Prayer Profile
The Southern Kurd of Iran

[IMAGE] The nearly 673,000 Southern Kurd of Iran are actually part of a much greater Kurdish population. They are made up of a number of clans, tribes, and tribal confederations, many of which have been in existence for thousands of years. This large people group shares several important and common ties. For instance, they speak a group of closely related languages; they have a shared culture; they have a common geographical homeland; and they have a common sense of identity. Kurds are basically more alike than are other people groups, and they feel it.

The Southern Kurd of Iran (also known as the Sorani) live along the Iraq-Iran border in the Iranian provinces of Kermanshah and Luristan. Though the Southern Kurd enjoy a milder climate than do their relatives farther north, both groups face many common problems. Water is scarce, and there are persistent problems with such diseases as trachoma, tuberculosis, and malaria.

What are their lives like?
The Kurds of this region make their living in much the same way as their relatives in Turkey and Iraq, farming and raising cattle and goats. The area is well wooded and a few still live the semi-nomadic lifestyle of their ancestors. However, most still live in small villages of under 2000 people.

Generally speaking, the Southern Kurd are better off than the Kurds in Turkey, especially in regard to land ownership. Since 1960, land reform has allowed 30% of the Kurds to buy their first plots of land. However, they are still culturally repressed, their language banned, and their children forced to learn Persian in schools. There is much hostility between the Sunni Muslim Northern Kurds and the Shiite Kurds farther south.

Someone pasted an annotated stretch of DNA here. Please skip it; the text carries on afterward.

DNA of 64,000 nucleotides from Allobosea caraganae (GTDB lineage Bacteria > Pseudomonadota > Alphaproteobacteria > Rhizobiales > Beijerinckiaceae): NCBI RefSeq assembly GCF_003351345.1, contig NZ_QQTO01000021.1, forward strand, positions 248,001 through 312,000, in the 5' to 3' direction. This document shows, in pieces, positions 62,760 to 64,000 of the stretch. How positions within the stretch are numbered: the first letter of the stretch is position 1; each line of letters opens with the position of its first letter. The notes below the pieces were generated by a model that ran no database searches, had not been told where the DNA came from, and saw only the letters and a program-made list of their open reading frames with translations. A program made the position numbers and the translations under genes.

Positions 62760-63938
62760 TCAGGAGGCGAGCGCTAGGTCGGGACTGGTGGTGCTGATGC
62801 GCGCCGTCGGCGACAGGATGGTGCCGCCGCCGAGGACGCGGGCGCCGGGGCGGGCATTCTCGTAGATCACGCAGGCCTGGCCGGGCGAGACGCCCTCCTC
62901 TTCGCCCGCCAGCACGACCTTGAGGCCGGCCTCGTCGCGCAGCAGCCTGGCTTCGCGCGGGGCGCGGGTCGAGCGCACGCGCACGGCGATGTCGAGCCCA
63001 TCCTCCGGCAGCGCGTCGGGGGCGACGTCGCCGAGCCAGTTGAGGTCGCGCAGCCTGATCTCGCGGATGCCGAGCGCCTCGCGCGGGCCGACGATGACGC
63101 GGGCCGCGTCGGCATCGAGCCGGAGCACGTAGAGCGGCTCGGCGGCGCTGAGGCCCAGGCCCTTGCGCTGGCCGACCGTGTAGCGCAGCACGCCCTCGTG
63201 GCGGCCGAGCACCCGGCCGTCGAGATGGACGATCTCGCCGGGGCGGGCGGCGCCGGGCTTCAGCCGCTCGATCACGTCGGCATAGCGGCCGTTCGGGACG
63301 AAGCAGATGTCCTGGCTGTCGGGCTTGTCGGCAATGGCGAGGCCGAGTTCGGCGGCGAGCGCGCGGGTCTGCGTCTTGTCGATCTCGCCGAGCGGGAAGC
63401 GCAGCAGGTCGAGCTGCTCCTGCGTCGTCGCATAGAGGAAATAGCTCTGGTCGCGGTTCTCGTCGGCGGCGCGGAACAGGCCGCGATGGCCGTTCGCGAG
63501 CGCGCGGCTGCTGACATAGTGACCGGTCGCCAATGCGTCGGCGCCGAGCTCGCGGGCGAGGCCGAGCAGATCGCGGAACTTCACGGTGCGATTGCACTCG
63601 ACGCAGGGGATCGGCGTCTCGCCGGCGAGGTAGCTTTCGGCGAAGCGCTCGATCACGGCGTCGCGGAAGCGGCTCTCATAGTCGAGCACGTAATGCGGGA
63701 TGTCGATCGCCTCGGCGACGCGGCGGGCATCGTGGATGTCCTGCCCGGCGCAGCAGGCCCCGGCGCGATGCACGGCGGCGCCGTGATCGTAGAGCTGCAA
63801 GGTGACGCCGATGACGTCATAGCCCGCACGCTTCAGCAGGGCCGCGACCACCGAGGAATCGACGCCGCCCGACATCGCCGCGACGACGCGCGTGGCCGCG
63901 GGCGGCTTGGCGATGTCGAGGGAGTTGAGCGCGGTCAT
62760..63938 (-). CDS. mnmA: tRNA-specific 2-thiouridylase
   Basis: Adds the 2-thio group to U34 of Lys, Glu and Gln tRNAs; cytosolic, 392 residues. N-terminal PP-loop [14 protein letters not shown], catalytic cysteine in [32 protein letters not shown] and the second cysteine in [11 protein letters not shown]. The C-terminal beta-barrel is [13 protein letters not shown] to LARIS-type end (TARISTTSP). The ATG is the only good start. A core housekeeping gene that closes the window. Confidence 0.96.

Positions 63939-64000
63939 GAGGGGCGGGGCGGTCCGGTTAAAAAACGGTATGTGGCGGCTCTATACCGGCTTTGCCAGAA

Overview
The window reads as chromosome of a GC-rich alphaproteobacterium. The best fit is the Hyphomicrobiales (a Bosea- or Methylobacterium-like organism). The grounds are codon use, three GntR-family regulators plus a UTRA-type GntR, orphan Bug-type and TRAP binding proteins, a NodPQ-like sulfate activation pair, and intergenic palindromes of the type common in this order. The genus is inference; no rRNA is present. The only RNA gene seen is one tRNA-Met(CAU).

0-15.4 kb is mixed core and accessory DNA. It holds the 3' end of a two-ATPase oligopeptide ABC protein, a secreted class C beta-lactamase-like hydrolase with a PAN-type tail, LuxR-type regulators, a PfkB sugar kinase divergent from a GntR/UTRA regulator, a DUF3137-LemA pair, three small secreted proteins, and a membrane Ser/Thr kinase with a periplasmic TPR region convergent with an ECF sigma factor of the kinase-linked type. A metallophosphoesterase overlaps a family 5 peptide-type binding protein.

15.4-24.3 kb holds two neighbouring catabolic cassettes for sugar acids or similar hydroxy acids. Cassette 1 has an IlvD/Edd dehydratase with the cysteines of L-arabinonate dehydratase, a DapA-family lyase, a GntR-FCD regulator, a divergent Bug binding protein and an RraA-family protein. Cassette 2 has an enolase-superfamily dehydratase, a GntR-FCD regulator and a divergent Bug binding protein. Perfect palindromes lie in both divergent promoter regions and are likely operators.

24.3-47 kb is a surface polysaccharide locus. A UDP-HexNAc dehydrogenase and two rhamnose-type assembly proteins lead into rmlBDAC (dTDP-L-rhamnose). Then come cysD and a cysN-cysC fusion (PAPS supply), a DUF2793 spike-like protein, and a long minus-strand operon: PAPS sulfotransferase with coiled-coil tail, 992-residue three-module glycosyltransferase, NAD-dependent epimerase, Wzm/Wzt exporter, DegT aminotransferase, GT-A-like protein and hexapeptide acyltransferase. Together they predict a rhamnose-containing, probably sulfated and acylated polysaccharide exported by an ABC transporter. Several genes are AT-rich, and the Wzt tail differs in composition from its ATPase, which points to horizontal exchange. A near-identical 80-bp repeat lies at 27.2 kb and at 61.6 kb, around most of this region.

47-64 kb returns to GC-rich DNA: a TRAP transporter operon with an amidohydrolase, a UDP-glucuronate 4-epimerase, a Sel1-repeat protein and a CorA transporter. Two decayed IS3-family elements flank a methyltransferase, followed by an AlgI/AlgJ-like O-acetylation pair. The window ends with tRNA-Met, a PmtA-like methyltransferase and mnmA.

The Kurds are noted for their elaborate and colorful national costumes. The men's costumes consist of baggy, colored trousers and plain shirts with huge sleeves split at the wrist and tied at the elbow. Brightly colored vests and sashes are also worn. Women usually wear heavy clothing that is brightly embroidered. However, many rural Kurds have abandoned their native costumes for western style dress.

The most important Kurdish national festival is the New Year celebration which is held on March 21st. This is a long ceremony that may continue for a week or more. Many specific foods and condiments are prepared in advance. Special flowers are grown for the occasion and branches covered with fresh buds are cut and made to adorn the feast. New clothes are worn, and some old pottery is broken for good luck. People visit each other's houses, and old feuds and misunderstandings are reconciled for the occasion. Gifts are given by seniors to their juniors in age, and high ranking social figures are paid visits and brought gifts.

What are their beliefs?
Nearly all the Kurds are Muslim, most being Shafite Sunnis. They first embraced Islam after the Arab conquests of the seventh century. Islam is looked to as a basis for social justice.